Death of protester (16) in Sudan sparks outrage at home and abroad

Ibrahim Majzoub (16), who was killed during the February 28 protests in Khartoum North (Social Media)


The death of 16-year-old protester, Ibrahim Majzoub, who was shot in the chest, allegedly by a police officer, during the February 28 pro-democracy processions in East Nile in Khartoum North, has sparked widespread condemnation from both the national and international community.

A suspect has reportedly been arrested and is being questioned, and had his immunity lifted. Activist groups in Sudan have called for the accused to be tried for premeditated murder.

In a press release by the head of the Martyrs’ and Violations Prosecution Office, El Taher Abdelrahman, he states that procedures for Majzoub’s autopsy have been completed and an official report under Article 130 of the Criminal Code has been registered.

Abdelrahman added that events surrounding the killing have been caught on the viral video depicting Majzoub’s death and “a number of witnesses, as well as the weapon used in his killing” will be used as evidence against the accused.

In an interview with Radio Dabanga, lawyer Ishraga Sultan stated that this incident should be treated as a “premeditated execution”. She demanded that charges under Article 130 of the criminal code be escalated to premeditated murder and crimes against humanity. According to the lawyer, a statement issued by the Khartoum state police press office depicted the killing as a response to “demonstrators using violence”.

Khartoum Resistance Committee member El Fateh Hussein also denounced the police statement which excused the accused’s actions as a response to violence on the part of the demonstrators. Hussein stated that the “police had shown a total disregard” for protesters, and that the accused “pointed his weapon at the demonstrator and fired with intent to kill”.

He added that this issue was endemic and Majzoub’s killing was not simply “individual behaviour on the part of the policeman”.

United Doctors’ Office member and leader in the mainstream Forces for Freedom and Change (FFC-Central Council), Alaa Nugud, echoed the endemic issue of violence on the part of the junta. He stated that these crimes were “aimed at thwarting the political process and pressuring civilians to withdraw from it”.

Nugud told Radio Dabanga that the “political process represents the only way out of the country’s crises” and stressed that “since the signing of the Framework Agreement, we expected an escalation of violence”. The FFC-Central Council leader stated that authorities resorted to violence “after the failure of their other options”.

The Unified Doctors’ Office also stated that the culture of security apparatus suppression during peaceful processions, “led to the accused daring to commit such a crime”.

The head of the National Human Rights Commission, Rifat Mirghani, called on the authorities to take all measures to protect demonstrators from all forms of violence.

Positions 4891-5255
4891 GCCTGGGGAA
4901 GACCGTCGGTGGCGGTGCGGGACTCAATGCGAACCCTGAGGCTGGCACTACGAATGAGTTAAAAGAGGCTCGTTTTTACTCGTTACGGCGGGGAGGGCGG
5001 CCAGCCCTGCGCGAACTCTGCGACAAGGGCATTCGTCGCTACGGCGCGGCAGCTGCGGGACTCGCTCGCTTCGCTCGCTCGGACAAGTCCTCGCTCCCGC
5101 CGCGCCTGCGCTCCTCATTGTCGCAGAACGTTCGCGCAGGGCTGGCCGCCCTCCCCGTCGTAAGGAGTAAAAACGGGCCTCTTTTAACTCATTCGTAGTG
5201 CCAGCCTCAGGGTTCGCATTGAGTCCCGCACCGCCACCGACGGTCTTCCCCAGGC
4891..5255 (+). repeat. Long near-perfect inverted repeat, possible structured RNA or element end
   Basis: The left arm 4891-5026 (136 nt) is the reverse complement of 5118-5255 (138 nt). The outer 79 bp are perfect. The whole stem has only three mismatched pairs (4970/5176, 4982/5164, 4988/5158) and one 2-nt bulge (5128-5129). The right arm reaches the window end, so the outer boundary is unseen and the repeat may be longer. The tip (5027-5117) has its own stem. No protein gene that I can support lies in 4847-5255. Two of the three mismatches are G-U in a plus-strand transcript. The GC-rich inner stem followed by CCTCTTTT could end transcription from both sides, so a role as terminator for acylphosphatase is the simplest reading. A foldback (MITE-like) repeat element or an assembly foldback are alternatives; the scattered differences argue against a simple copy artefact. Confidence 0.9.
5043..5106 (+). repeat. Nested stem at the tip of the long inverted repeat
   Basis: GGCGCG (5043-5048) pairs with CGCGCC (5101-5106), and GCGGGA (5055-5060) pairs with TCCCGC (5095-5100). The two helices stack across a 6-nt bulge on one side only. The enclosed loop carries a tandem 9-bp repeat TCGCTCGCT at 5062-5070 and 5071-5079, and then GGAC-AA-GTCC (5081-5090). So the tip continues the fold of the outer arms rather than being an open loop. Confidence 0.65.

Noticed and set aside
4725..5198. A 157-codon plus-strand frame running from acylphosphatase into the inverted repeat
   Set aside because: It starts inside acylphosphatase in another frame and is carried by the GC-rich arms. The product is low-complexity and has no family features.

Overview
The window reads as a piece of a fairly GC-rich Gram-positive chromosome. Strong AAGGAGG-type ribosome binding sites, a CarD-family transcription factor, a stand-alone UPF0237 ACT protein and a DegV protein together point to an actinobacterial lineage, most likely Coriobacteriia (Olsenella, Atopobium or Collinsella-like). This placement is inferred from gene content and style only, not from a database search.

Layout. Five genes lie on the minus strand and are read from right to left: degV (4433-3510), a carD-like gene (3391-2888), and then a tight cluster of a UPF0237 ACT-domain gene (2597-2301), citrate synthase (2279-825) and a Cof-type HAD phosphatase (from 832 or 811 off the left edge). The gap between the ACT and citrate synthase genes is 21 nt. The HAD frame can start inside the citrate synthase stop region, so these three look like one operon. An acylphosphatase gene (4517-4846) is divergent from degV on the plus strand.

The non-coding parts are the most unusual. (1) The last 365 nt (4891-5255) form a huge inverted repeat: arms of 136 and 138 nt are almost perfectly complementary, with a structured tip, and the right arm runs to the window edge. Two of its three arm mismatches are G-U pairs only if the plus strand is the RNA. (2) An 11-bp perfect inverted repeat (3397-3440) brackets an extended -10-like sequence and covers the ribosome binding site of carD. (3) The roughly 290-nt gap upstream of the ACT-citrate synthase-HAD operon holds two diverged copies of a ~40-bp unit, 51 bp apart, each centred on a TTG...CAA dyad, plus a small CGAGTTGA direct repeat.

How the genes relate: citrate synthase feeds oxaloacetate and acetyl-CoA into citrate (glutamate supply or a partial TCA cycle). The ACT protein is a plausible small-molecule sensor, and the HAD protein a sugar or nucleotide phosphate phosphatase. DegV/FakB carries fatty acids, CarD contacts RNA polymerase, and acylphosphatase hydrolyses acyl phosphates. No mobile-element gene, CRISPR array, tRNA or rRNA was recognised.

Mirghani underlined that peaceful assembly and freedom of expression are unequivocal rights “guaranteed under the constitutional document, as well as international and regional treaties ratified by the state, and as such, the state must respect and protect these rights”.

The commission reiterated its observation about the persistence of impunity in all cases of violence committed against demonstrators and stressed the importance of the public interest in this current investigation.

International reaction

The Sudan Troika member states (USA, UK, and Norway) expressed their deep concern over the continued killing of peaceful demonstrators, now making Ibrahim Majzoub the 125th protester to have died, since the military coup on October 25, 2021.

In their statement, the Troika representatives strongly condemned the use of excessive force against peaceful demonstrators, “stressing the need for perpetrators to not go unpunished”.

They expressed their appreciation for the prompt action taken by the Ministry of Interior in condemning the killing of the protester, and confirming that necessary legal measures were being taken against the accused officer.

Troika stated that they were steadfast in their support in the restoration of a transitional government led by civilians to meet the demands of the Sudanese people for a free, peaceful, and just future for Sudan.

The United Nations Integrated Transition Assistance Mission in Sudan (UNITAMS) also issued a condemnation of the shooting of a young demonstrator, stating that “the use of live bullets against demonstrators is unacceptable and contradicts Sudan’s human rights obligations”.

In a statement, UNITAMS urged the “authorities to conduct a prompt and transparent investigation into this death”, and all other human rights violations that occurred in the context of the protests since October 25, 2021, to hold those responsible accountable.